Excessive artificial light can cause sleep disorders, disrupted circadian rhythms, eyesight difficulties for the elderly, melatonin deficiency, and potentially increased cancer risk in humans. In 2009, the American Medical Association (AMA) adopted a resolution urging reduction of light pollution and use of shielded light fixtures. 

Saving the Night 

Voluntary reduction of excess light by individuals and communities has become a first route to helping “save the night,” by selecting shielded fixtures and minimizing lighting. The IDSA helps cut over-illumination via a light-fixture-certification program that extends to Home Depot, where consumers seeking outdoor light fixtures can look for the DARK SKY APPROVED labeling. Another key light-reduction strategy is the use of LED bulbs – except for the low-wavelength blue ones, which are harmful. 

Light pollution regulations are in place in some jurisdictions. At the Federal level, IDSA’s Berentine suggests that Environmental Impact Statements should include assessment of a proposed project’s light emissions, and that, in parallel with the Clean Air and Clean Water Acts, EPA regulation should include a Dark Sky Preservation Act. This will require new legislation. 

At the State level, the Arizona Revised Statutes Title 49, “The Environment,” devotes Chapter 7 to “Light Pollution,” a brief regulation of light emissions. And at the county level, Pima and Santa Cruz Counties have both adopted Light Pollution Ordinances. Pima County’s ordinance creates its most restrictive zone, emission-wise, in a 25-mile radius around Mt. Hopkins, home to the Fred L. Whipple Observatory.

Santa Cruz’s ordinance, however, describes the whole county as a unified “County Lighting Area,” without defining regions of special concern, even though approximately 60% of the Mt. Hopkins light regulation zone lies within Santa Cruz County. This 50-mile diameter critical light circle skims a part of Nogales and northern Sonora at the border, then swings east to include the Patagonia and Santa Rita Mountains, as well as Canelo Hills and Empire Mountain Ranges.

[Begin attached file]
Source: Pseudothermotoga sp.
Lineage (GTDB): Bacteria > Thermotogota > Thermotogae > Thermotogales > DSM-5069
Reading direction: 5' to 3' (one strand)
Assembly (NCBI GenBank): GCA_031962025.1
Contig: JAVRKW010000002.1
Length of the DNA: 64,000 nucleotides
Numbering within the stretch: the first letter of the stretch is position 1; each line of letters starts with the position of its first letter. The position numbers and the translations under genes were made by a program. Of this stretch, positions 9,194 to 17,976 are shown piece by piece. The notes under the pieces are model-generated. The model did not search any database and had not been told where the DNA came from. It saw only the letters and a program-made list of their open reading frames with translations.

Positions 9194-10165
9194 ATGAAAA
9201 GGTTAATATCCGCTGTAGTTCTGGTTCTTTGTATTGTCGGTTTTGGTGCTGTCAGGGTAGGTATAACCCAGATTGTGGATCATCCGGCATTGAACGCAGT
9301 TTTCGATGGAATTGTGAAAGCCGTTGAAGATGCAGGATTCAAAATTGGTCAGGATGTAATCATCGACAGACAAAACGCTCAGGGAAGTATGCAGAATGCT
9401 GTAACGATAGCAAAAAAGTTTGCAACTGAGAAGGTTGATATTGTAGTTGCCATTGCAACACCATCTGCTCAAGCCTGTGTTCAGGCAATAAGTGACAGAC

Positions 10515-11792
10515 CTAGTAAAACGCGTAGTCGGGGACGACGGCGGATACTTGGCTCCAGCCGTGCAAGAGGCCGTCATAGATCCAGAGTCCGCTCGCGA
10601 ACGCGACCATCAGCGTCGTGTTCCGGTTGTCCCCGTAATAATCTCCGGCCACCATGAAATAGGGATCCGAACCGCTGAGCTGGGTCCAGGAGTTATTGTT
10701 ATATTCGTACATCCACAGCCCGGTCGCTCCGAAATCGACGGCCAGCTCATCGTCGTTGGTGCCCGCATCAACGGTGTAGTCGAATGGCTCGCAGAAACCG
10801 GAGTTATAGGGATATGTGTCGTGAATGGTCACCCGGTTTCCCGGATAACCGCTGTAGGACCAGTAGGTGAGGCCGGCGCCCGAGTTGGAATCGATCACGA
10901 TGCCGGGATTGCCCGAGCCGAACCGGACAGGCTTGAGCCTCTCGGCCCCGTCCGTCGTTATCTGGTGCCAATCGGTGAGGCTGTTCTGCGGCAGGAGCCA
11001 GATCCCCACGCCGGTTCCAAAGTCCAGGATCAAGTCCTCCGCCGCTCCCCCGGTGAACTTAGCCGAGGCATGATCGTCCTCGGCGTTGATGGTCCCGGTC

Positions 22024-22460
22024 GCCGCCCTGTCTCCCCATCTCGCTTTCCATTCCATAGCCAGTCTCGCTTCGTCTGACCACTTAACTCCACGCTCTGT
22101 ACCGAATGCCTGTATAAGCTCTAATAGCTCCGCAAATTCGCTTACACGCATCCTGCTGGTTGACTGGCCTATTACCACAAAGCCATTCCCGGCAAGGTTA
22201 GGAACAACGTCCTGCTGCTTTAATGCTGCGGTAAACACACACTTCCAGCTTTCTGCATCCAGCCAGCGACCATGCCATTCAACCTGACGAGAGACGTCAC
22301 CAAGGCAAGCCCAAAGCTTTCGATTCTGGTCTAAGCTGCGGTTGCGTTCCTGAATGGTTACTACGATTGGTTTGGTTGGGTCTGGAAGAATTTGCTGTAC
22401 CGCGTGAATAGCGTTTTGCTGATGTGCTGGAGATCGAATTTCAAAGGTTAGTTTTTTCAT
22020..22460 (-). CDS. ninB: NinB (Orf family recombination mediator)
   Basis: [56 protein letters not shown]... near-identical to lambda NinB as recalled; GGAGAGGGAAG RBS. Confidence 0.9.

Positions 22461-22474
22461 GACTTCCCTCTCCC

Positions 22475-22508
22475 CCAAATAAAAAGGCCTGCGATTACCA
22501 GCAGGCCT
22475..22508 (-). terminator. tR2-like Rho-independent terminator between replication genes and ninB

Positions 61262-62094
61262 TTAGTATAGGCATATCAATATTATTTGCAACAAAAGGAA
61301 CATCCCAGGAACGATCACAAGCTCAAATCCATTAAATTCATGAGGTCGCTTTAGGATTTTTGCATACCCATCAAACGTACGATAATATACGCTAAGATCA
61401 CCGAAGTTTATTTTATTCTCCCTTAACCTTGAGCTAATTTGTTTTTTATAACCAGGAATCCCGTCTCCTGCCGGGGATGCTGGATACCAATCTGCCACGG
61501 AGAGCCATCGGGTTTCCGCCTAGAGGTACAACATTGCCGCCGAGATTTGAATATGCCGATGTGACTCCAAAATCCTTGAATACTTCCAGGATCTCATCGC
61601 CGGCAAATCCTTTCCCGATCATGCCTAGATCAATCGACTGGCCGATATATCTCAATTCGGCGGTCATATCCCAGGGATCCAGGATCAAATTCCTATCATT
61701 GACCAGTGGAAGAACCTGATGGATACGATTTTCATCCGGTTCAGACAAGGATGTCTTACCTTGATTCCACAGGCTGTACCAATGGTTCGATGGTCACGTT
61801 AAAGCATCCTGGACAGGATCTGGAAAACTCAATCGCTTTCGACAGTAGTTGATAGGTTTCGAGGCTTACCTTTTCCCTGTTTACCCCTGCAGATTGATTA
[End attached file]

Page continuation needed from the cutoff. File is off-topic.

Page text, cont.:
This critical zone includes the Fairborn Observatory and the entire sites of the Hermosa and Rosemont mining projects. Hudbay was made to negotiate light pollution limitations in its permitting process for Rosemont mine construction, but compliance has not yet been required of the Hermosa Project in the Patagonia Mountains. 

The loss of the experience of the night sky is a cultural and personal loss as well. “80 % of Americans Can’t See the Milky Way Any More” was the title of a June 2016 National Geographic article. The over-bright sky is a barrier to the nourishing sense of wonder and cosmic curiosity, which has always marked the human relationship to the darkness that endlessly chases the light around the planet in 24-hour laps. 

Clearly, light pollution and nightsky consciousness is spreading. Will it spread quickly enough to rein in the excess lumens and give us back the night? If the skies can be darkened again – even in small corners – we stand to get reconnected with that dynamic and fascinating profundity that lives and swirls overhead every night.